Stress Linked to Dementia | Anti-Aging Health Blog
Harmful Effects of Stress on Your Brain
You are probably aware of the negative consequences of stress in your life. Maybe you suffer from stress-induced headaches, worry about stress contributing to heart disease, or experience the effects of stress in increased anxiety or depression. Any which way it manifests, stress can have a terrible impact on your health. And now, there is yet another reason to get your stress levels under control. New research suggests, perhaps not surprisingly, that unchecked stress can be harmful to your brain.
Most recently, researchers warn that having elevated blood levels of the stress hormone cortisol can impair your thinking skills and memory over time.4,5,6,7 The researchers used the government-sponsored Framingham Heart Study database to identify more than 2,200 people who did not have any signs of dementia, and followed them for eight years.
The study, which took place at the University of Texas Health Science Center at San Antonio, found that high levels of stress may raise the risk of memory loss and brain shrinkage as early as middle age.1 These results are based on an investigation that included more than 2,000 men and women who had not exhibited any symptoms of dementia at the start of the study. All the subjects were part of the larger Framingham Heart Study, a long-term, health-related research project involving Massachusetts residents.
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The participants underwent a round of testing, taking several psychological examinations that evaluated their cognitive abilities. Approximately eight years later—when the volunteers were at an average age of just 48—follow-up assessments were conducted. During these sessions, blood samples were drawn prior to breakfast to obtain fasting blood serum cortisol levels. In addition, brain scans were performed using MRIs, and the same battery of psychological tests given years earlier was repeated.
Unfortunately, the news was bad for those with greater amounts of cortisol—the stress hormone produced by our adrenal glands—both in terms of memory decline and actual structural changes to the brain. But surprisingly, the effects only appeared to affect women’s brains significantly—not so much men. Those women with the highest cortisol levels in their blood showed signs of the most memory loss during testing.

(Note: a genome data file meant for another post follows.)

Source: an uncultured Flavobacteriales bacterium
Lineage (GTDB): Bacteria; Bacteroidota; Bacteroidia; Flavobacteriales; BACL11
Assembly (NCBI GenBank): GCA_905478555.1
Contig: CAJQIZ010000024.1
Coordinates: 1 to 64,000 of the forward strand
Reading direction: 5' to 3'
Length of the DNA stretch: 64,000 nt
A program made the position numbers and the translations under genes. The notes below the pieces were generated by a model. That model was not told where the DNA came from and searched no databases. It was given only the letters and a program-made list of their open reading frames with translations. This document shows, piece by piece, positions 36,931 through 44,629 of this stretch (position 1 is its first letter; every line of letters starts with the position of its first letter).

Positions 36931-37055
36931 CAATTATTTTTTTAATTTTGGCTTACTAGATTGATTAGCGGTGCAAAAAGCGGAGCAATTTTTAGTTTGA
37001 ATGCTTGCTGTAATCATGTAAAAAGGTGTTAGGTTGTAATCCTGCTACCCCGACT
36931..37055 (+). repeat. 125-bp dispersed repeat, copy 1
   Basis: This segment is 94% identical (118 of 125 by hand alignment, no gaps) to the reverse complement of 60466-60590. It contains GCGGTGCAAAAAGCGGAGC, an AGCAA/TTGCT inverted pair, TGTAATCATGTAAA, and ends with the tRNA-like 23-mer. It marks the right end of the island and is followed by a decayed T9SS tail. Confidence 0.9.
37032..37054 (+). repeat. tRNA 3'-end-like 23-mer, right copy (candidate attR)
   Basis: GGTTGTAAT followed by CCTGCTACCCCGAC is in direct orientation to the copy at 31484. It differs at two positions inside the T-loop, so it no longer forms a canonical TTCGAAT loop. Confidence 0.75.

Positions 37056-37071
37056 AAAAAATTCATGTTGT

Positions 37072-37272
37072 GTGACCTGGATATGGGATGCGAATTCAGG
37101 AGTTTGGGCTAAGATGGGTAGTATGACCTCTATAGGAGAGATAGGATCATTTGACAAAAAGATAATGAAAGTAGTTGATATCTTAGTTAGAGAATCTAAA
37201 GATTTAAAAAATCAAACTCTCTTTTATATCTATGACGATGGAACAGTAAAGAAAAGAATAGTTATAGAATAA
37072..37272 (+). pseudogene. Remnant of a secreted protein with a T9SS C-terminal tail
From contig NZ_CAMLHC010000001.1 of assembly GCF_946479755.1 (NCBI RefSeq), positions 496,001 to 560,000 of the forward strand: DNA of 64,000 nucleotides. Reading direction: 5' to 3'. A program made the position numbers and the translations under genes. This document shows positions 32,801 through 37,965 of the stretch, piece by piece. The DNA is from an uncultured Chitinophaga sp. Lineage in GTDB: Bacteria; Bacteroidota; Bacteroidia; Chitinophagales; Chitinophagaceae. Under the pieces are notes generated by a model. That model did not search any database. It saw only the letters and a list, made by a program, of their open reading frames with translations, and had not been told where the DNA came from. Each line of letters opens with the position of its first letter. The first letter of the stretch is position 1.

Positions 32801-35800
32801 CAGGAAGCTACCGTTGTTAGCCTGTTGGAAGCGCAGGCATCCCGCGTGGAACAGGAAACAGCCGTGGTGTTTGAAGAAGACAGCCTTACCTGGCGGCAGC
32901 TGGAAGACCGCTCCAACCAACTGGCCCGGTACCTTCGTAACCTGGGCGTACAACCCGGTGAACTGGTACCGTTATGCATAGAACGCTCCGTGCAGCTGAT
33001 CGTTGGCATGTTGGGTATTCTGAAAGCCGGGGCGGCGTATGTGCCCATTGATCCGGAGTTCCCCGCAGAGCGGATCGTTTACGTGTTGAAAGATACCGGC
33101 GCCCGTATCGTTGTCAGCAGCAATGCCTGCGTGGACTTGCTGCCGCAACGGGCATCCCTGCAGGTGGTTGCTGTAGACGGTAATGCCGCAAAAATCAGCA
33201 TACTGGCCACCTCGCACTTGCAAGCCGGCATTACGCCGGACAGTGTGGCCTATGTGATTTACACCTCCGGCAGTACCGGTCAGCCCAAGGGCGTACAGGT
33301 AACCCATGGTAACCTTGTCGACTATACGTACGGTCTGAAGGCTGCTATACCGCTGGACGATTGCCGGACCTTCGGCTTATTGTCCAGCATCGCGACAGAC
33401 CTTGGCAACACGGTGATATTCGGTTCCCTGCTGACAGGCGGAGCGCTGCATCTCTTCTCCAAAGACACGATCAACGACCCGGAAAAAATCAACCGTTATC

And the MRIs indicated that the brains of the subjects with more cortisol in their bloodstreams were structurally different than their peers with lower cortisol levels. Damage was noted to areas that transfer information around the brain and between the brain’s two hemispheres; and the cerebrum, which is involved in processes such as coordination and emotions, was measurably smaller. Cerebral brain volume dropped in those with high cortisol levels to an average of 88.5 percent of total brain volume, in contrast to the 88.7 percent average in those with lower cortisol levels. At first glance, this might not seem like a large difference (0.2%), but in terms of brain volume, it actually is. As Keith Fargo, who directs scientific programs and outreach for the Alzheimer's Association, said, “I was surprised you would be able to see such a large change in brain structure with high cortisol levels compared to moderate levels of cortisol."
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All the findings held up even after the researchers controlled for factors including age, gender, body mass index, and whether the participant was a smoker. It should be noted that approximately 40 percent of the female volunteers were using hormone replacement, and estrogen can raise cortisol levels. Since the effects were seen predominantly in women, the investigators also made adjustments to the data to consider the impact of hormone replacement therapy, but again, the results held firm. So, while it’s possible that the hormone replacement was contributing to the excessive cortisol, that would represent only a part of the picture.
The study was not designed to prove cause and effect, but it certainly provided evidence of a strong association between high cortisol levels and both decreases in cognitive function and brain shrinkage. And keep in mind that these findings are particularly scary since the changes became evident while the subjects had an average age of just 48. That is long before most people begin exhibiting symptoms of dementia, which begs the question of what their brains will look like in another 10 or 20 years.
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That said, the important takeaway here is not so much to worry about any damage you might have already done, but to focus on making improvements moving forward. It is impossible to eliminate stress, but it’s essential to learn to manage it better. Daily exercise is a great stress reliever that also helps prevent cognitive decline. Other good options include mindfulness techniques, yoga, and taking a warm bath listening to your favorite music. Try a few strategies and stick with whatever works for you so you can keep your stress levels down and your brain healthy.
- 1. Echouffo-Tcheugui JB, Conner SC, Himali JJ, et al. "Circulating cortisol and cognitive and structural brain measures: The Framingham Heart Study." Neurology . 2018 Oct 24. pii: 10.1212/WNL.0000000000006549. https://www.ncbi.nlm.nih.gov/pubmed/30355700.